Littleton Public Schools officials are drawing closer to a decision on how to consolidate two north Littleton elementary schools, part of long-term efforts that will likely see the district's 13 …
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Littleton Public Schools officials are drawing closer to a decision on how to consolidate two north Littleton elementary schools, part of long-term efforts that will likely see the district's 13 elementary schools reduced to 10 in the face of declining enrollment districtwide.
The LPS school board is scheduled to decide by the end of March how to merge Moody and East elementaries, which sit just over a mile apart on either side of Ketring Park.
The move is possible thanks to better-than-expected sales of bonds following a 2018 bond measure that sought to raise $298 million to rebuild or renew schools across the district.
So far the bond has funded the construction of the new Dr. Justina Ford elementary on the former Ames elementary campus in southeast Littleton, a new elementary school on the Franklin campus that will absorb both Franklin and Highland Elementary students, and a new building to replace Newton Middle School.
Now, sitting on a roughly $60 million premium on bond sales, district officials say they have the funds to build another elementary school.
'There comes a point where we have to'
The idea of combining Moody and East has been floated for years, said Superintendent Brian Ewert. Both schools, built in the midst of the baby boom of the mid-1950s, were built for hundreds more students than they serve today — each school has fallen below 300 students in recent years, district figures show.
“When you have schools that small, you can't run them efficiently,” Ewert said. There simply aren't enough physical education, music, STEM or special education teachers to go around. “We can't provide complete programming. It's very emotional to close small neighborhood schools, but there comes a point where we have to.”
Whether Moody and East will be combined is not in question. At issue is whether to build a new school building on either the East or Moody campus to replace the existing facilities. Once the site is decided upon, students would likely be relocated to Twain Elementary until construction is complete, planned for fall 2023.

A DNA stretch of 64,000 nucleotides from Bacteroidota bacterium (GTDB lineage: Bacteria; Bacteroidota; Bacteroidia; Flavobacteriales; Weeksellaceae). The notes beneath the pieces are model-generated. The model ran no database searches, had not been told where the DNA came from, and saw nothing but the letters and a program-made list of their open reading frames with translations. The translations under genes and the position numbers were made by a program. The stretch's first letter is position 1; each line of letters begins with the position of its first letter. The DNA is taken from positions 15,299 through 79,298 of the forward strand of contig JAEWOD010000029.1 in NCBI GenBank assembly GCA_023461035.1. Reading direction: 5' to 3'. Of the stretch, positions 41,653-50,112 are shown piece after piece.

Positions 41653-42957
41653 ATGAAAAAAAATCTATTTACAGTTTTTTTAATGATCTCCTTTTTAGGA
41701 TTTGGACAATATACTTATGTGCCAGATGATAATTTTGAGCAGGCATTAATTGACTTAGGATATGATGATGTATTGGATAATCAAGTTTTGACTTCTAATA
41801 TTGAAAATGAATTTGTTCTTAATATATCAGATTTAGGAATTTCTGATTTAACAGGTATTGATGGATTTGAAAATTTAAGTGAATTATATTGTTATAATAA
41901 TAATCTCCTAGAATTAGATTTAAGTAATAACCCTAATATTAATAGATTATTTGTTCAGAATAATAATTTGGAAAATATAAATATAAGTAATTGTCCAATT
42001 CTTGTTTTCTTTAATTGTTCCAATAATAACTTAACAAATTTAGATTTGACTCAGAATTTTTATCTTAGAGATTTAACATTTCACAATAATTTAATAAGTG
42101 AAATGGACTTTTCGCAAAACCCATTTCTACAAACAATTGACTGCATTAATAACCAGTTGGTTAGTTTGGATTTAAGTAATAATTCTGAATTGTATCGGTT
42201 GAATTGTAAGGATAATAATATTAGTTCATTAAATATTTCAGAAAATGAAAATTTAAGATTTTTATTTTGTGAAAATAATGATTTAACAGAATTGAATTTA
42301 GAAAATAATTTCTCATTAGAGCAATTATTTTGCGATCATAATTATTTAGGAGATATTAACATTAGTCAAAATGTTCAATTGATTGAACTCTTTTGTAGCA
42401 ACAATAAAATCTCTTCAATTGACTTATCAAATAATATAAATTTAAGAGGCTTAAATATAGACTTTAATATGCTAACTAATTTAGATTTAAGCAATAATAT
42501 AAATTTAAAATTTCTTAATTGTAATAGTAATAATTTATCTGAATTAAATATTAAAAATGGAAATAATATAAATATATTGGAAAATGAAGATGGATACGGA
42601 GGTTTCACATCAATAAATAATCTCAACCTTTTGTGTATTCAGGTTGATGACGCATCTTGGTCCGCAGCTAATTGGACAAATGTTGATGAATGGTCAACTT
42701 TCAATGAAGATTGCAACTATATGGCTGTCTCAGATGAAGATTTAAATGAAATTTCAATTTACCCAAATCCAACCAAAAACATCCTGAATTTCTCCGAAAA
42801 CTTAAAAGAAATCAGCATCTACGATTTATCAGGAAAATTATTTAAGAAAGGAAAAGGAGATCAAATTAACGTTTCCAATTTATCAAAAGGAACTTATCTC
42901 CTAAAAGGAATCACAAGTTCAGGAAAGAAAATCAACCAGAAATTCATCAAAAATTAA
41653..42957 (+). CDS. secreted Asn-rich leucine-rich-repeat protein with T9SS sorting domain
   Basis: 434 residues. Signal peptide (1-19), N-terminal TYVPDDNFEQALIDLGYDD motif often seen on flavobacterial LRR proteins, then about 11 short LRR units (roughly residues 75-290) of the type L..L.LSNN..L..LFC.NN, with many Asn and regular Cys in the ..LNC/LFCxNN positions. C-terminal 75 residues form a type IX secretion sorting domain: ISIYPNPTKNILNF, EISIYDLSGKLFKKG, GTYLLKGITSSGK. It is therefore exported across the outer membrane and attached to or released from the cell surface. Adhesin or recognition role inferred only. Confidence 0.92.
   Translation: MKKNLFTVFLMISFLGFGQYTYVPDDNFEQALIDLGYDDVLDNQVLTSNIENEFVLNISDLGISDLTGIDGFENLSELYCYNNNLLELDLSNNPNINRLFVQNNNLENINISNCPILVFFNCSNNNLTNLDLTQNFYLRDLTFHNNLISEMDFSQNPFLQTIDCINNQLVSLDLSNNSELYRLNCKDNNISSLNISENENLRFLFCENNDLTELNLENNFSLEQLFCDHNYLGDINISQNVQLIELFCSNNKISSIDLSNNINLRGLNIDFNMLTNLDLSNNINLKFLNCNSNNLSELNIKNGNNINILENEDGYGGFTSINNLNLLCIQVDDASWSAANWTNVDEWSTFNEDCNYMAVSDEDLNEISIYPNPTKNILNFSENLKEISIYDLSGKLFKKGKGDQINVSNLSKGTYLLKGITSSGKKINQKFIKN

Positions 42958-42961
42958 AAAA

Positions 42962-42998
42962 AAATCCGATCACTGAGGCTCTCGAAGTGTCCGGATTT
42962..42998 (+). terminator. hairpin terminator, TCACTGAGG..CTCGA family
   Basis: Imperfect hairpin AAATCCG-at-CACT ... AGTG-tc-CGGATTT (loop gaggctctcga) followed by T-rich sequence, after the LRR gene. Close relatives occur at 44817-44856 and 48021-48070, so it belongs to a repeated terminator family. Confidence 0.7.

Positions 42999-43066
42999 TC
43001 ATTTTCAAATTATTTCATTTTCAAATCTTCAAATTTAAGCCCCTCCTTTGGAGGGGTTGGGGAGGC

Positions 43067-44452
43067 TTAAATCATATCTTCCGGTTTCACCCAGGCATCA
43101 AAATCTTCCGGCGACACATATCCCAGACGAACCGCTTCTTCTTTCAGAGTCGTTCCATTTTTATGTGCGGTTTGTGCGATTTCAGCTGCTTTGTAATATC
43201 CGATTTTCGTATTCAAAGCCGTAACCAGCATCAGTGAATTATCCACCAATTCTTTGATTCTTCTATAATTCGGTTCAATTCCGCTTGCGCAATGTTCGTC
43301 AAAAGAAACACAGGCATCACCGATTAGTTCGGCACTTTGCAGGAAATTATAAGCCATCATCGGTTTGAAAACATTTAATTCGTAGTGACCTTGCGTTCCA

The new school would cost roughly $35-40 million, Ewert said, and would be built with a capacity of up to 650 students, but would likely open with 500-550 students. The district does not anticipate any layoffs associated with the merger, he said.
District officials say they have no plans to demolish whichever school does not receive the new building, saying mothballed schools are valuable assets for other uses or can be reopened if necessary.
Both LPS administration and the district's long-range planning committee, composed of community members, recommended to the school board to build the new school on the Moody campus, citing in part its centralized location in what would become the combined East-Moody catchment, and its greater pedestrian safety farther from busy thoroughfares. A feasibility study also found that East would have to be demolished before construction on a new school could begin, but Moody could remain standing while a new facility is built concurrently.
'More similar than different'
Though close in proximity, the two schools exhibit socioeconomic differences: Nearly two-thirds of East students are enrolled in the federal free and reduced lunch program, compared to about a quarter of Moody students.
Districtwide, East is second to only nearby Field Elementary in students on free and reduced lunch. The school also serves a sizable immigrant population.
Opinions were divided at a March 10 community meeting held at Moody, with parents advocating to the school board for either Moody or East to receive the new facility.
One mother, speaking through a Spanish translator, said she is concerned that building the school at Moody will put low-income and immigrant families at East at a disadvantage.
“Take into consideration how close those families live to East,” she said. “Many of them don't have the resources to pick up their kids if they get sick or want to do after-school activities.”
Her daughter is in the special education program at East, she said, and she fears her little girl could suffer from the upheaval, especially following previous life changes when moving from Venezuela to Miami before coming to Colorado.
“My daughter has developed so much in her learning,” she said. “Remember how hard it can be for a child with more needs to move.”